Monday, March 31, 2014

Redshirts by John Scalzi SF SCALZI

If you know much about the original series of Star Trek, you know that being a crew member, who was not a member of the main cast, on an away team mission was a very dangerous thing. Usually, it meant that the crew member was not going to make it back to the ship alive. Most of these crew members were wearing "red shirts." Scalzi builds on this concept with the new crew members of Universal Union's flagship, The Intrepid. Ensign Andrew Dahl is excited to begin working in the Xenibiology lab, and he quickly makes friends with the other new ensigns assigned at the same time that he is: Finn, Hester, Hanson, and Duvall. On his first day, though, Dahl starts noticing some very odd things about the Intrepid, such as the miracle "box" that "almost" has all of the answers to really tough problems, the way that all of his fellow crew members seem to disappear when either Captain Abernathy or Chief Science Office Q'eeng enter an area, and finally, the alarmingly large number of crew members that have been lost on away team missions. While digging deeper into these mysterious happenings, Dahl comes across another crew member, Jenkins, who has been hiding from the rest of the crew for years and monitors everything on board. Jenkins has a wild theory that sounds utterly insane, but it might just be exactly what is going on. In order to save their lives, the Ensigns will have to pull together on a crazy mission to stop those forces pulling them to almost certain doom. There are also three "codas" at the end of the story, which wrap up the lose ends left in the story.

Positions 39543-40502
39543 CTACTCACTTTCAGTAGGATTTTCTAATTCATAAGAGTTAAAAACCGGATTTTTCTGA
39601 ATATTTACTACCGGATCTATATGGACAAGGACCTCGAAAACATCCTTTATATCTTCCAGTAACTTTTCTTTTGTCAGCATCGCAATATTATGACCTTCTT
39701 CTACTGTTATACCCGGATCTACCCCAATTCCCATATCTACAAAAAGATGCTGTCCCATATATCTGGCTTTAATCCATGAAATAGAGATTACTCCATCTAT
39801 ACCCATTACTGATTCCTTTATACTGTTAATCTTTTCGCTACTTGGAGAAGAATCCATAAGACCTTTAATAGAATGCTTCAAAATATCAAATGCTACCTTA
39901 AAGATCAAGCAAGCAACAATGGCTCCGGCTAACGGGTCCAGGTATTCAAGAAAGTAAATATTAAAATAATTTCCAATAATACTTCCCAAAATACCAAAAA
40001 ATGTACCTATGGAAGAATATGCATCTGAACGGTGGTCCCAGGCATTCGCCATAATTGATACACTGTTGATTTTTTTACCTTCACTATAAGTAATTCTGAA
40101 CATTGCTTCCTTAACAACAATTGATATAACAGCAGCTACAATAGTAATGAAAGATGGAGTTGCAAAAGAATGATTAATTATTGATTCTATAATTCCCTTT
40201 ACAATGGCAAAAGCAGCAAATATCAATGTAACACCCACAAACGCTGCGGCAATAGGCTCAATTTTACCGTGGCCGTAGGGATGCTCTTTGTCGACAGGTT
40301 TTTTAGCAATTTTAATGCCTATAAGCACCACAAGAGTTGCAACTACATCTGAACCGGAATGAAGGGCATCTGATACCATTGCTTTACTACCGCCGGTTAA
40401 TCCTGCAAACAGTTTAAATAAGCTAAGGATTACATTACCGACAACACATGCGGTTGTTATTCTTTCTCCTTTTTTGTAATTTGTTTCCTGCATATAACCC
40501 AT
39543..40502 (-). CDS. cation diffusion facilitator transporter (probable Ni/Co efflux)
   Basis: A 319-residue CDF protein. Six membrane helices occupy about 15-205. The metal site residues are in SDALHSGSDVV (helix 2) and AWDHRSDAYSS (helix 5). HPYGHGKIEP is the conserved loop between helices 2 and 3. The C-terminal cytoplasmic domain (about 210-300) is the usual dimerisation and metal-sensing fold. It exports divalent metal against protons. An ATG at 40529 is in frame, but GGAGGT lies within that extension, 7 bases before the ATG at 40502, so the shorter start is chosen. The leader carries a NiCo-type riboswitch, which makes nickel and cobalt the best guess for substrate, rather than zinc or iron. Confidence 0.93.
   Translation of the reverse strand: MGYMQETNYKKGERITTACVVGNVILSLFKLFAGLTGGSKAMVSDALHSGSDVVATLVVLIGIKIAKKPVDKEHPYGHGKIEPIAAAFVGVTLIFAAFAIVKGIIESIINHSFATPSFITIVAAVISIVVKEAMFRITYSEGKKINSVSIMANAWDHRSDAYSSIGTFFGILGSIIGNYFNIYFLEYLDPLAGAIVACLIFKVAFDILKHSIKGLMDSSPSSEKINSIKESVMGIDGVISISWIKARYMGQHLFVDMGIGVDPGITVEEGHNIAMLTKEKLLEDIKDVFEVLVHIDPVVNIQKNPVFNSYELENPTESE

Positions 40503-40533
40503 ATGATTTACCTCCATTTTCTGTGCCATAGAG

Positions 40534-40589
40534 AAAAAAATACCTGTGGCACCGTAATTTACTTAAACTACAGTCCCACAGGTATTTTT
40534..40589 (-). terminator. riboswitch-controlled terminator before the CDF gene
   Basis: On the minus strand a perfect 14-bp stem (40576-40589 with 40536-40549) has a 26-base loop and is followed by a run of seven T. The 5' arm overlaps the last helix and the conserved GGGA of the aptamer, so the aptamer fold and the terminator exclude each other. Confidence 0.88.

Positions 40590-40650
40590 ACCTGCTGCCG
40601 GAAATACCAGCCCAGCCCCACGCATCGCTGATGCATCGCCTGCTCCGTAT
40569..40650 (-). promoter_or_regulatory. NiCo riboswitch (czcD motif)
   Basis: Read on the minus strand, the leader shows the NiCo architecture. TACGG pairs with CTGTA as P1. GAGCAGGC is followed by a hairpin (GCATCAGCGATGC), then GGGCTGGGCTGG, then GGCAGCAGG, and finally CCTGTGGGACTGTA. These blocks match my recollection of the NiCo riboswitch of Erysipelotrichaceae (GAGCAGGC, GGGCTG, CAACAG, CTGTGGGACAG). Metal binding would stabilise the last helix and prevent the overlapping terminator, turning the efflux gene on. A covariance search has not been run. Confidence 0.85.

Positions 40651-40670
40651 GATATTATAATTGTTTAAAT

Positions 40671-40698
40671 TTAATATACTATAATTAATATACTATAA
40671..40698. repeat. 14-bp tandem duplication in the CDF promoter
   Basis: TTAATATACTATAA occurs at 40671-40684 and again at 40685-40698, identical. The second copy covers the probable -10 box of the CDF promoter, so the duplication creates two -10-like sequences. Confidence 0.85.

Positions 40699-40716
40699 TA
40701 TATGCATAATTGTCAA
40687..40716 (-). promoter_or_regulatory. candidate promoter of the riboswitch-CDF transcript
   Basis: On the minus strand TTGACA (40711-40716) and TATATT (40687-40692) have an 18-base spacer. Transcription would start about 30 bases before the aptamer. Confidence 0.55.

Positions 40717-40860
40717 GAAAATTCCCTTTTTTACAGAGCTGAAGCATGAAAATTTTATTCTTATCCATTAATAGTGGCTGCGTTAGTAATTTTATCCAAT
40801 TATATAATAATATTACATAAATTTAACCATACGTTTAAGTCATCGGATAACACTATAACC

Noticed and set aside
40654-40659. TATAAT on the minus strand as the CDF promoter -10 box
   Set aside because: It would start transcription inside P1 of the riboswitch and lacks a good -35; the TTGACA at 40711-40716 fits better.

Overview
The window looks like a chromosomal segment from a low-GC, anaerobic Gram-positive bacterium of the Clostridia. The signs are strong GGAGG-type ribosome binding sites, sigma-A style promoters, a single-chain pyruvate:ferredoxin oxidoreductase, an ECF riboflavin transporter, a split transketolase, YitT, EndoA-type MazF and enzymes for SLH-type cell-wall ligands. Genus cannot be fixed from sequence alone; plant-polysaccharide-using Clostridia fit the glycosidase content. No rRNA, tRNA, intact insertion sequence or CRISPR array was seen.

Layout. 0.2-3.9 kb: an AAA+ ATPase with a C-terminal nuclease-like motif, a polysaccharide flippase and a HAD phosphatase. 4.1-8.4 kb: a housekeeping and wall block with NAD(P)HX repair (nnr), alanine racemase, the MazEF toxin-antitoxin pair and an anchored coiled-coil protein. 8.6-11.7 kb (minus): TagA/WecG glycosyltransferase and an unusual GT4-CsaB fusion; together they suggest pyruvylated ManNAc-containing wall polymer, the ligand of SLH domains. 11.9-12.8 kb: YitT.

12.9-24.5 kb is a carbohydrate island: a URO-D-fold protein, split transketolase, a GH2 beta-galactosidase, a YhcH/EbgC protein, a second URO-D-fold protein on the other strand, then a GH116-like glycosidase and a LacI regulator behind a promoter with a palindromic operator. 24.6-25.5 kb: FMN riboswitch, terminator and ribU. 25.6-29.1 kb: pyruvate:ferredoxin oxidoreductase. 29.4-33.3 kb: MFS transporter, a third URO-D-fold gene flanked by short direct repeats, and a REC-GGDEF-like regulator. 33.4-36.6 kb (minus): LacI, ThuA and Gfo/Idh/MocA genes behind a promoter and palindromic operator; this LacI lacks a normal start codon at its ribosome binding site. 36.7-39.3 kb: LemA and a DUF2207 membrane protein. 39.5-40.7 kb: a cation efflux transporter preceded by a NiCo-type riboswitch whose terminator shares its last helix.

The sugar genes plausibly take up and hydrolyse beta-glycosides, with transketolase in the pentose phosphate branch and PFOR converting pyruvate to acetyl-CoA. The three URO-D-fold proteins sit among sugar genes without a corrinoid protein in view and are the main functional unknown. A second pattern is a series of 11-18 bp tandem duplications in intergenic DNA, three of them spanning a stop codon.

I worried, when I started listening to the book, that my level of nerdness (and Star Trek knowledge) might not be be enough to understand all of the little jokes and allusions that Scalzi makes in Redshirts. I soon realized that I am indeed nerdy enough to enjoy them. I really enjoyed all of the main characters in the story, and I found myself really invested in their finding a way to stop the all of the death going on around them. I also found myself laughing out loud many time during the course of the story. I also would not worry much, if you are not a huge Star Trek fan. The story is still an enjoyable one and very funny.

I will warn you, though, that there is strong language all throughout the book, but I found this story very clever and hysterical. I also think the reader, Wil Wheaton (who you may know as Wesley Crusher from Star Trek The Next Generation) does a great job of bringing the story (and all of the sarcasm and wit) to life.

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